motor mounted next to it. If you use something like a
small circular table top, circular piece of plastic
countertop, circle-cut plywood, etc. it's hardly difficult or
expensive to get a drive circle that's perhaps two, three,
four feet in diameter. Bicycle wheel, same idea.

It's not particularly in the way, heavy, or inconvenient
if your scope tube is even longer (e.g. 12" F/5 = 5' long
tube or 8" F/8 tube etc.), and the drive circle can even
be disassembled into two or four pieces if need be for
transport / storage compactness.

So given something like a 3' e.g. diameter drive circle,
that's 113" of circumference over 360 degrees of arc.
Drive against it with something like a 1" diameter
friction wheel and that's a 1:36 rotation reduction right
there from the gear ratios. So for the big wheel to
turn at 1/1440 RPM (1 turn/day) the small wheel
would turn at a rate of 1/40th RPM which is a lot more
easily achievable with common gear box reduced motors
due to the large drive circle to small drive rotor ratio,
and it'll help minimize the effect any irregularities in drive.
The friction drive against the drive circle is of course
easy to mechanically or electrically (solenoid/spring)
disengage for manual repositioning of the scope, and it's
advantageous since there is no precise alignment or
gearing of the scope to the drive motor, so no worries
about stripped gears or precise assembly.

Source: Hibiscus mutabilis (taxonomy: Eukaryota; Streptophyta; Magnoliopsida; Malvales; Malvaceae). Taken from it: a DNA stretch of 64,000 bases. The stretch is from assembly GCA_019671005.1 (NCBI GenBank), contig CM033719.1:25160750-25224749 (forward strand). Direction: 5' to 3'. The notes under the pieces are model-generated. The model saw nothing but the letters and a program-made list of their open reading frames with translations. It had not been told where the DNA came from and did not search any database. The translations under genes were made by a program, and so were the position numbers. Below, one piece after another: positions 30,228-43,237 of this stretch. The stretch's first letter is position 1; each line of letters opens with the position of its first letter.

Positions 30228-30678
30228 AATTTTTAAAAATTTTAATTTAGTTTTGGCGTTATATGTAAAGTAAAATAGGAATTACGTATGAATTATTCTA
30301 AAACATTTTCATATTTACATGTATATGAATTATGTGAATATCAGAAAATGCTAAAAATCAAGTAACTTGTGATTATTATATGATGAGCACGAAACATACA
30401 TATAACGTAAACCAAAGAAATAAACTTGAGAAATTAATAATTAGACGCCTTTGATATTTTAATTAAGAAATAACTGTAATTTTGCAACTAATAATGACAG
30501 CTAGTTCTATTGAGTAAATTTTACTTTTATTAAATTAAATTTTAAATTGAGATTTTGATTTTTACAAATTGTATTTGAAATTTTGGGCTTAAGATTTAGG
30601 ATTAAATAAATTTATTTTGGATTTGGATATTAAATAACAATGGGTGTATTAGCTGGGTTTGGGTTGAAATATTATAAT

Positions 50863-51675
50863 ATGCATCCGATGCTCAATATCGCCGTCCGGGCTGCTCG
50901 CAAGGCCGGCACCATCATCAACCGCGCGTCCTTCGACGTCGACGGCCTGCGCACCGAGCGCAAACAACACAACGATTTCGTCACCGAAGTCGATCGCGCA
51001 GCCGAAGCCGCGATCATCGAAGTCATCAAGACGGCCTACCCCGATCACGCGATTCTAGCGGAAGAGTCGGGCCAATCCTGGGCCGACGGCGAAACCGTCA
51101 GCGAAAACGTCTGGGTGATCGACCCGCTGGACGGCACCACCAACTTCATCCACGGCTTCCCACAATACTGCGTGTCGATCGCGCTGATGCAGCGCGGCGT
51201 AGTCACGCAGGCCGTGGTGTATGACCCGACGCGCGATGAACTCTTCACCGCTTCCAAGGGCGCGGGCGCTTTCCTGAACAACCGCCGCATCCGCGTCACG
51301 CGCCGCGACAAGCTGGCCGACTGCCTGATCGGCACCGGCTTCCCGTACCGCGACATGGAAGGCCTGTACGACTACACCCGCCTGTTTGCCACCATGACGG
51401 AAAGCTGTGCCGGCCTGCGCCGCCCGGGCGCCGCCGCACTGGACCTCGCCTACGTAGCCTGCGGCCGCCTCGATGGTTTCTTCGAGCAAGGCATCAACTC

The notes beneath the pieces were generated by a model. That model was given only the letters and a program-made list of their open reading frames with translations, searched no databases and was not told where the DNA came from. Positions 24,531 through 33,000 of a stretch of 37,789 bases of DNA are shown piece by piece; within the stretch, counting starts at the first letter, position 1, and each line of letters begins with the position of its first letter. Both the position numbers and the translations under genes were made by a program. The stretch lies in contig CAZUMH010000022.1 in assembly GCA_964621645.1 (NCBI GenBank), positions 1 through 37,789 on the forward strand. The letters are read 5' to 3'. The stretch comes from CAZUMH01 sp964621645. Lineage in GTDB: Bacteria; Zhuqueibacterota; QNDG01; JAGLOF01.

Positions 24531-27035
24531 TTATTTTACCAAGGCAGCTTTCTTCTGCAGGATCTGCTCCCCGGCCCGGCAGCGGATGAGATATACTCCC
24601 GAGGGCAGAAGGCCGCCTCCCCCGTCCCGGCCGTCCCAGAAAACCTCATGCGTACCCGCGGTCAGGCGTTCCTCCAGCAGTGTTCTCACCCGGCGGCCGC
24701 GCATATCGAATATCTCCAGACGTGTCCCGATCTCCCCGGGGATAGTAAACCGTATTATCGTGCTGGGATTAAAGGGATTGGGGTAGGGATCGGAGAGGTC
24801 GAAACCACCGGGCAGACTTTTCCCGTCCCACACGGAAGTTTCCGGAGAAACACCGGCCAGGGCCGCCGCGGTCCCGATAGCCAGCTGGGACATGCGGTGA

• #11
12
0
You can get things called slow / synchronous motors that
are AC sine wave motors that are powered by household
power, and they run synchronously to the AC power
frequency which is only 60 or 50 Hz. Given that and very
modest up/down gearing, you can end up with very slow
speeds indeed, but you're limited to places where you have
sources of sine wave AC power to run them.

If you pick the appropriate DC motor you can run it
quite slowly, you just need to find one that's got plenty
of torque and can run with up to 12 hours * many days
per year of service duty in a near stalled condition with
very little energizing current if it's being used at much less
than it's usual rated speed. Generally that'll be a very
over-rated motor used at a fraction of its capacity.
Wow - heaps of info there, thanks. I'm just going to pick on one or two points at this stage though...

First, I've looked at AC motors, but the mount needs to run from a portable power source. The addition of inverters etc makes things a little expensive.

So onto the DC motor comment. When you specify "little energizing current", is that to limit the rate at which the batteries powering the motor are drained, or is there another reason?

Thanks for all the other design info - I've read of some very weird designs....
I have it pretty much nutted out now though, I've found some reasonably priced, AGMA 10 quality wormsets, and will use a couple other spur gears to couple the motor to the worm. The only thing remaining is the motor selection. I'm considering a Como Drills 919D series geared motor, but I'll have to check out a few things with it....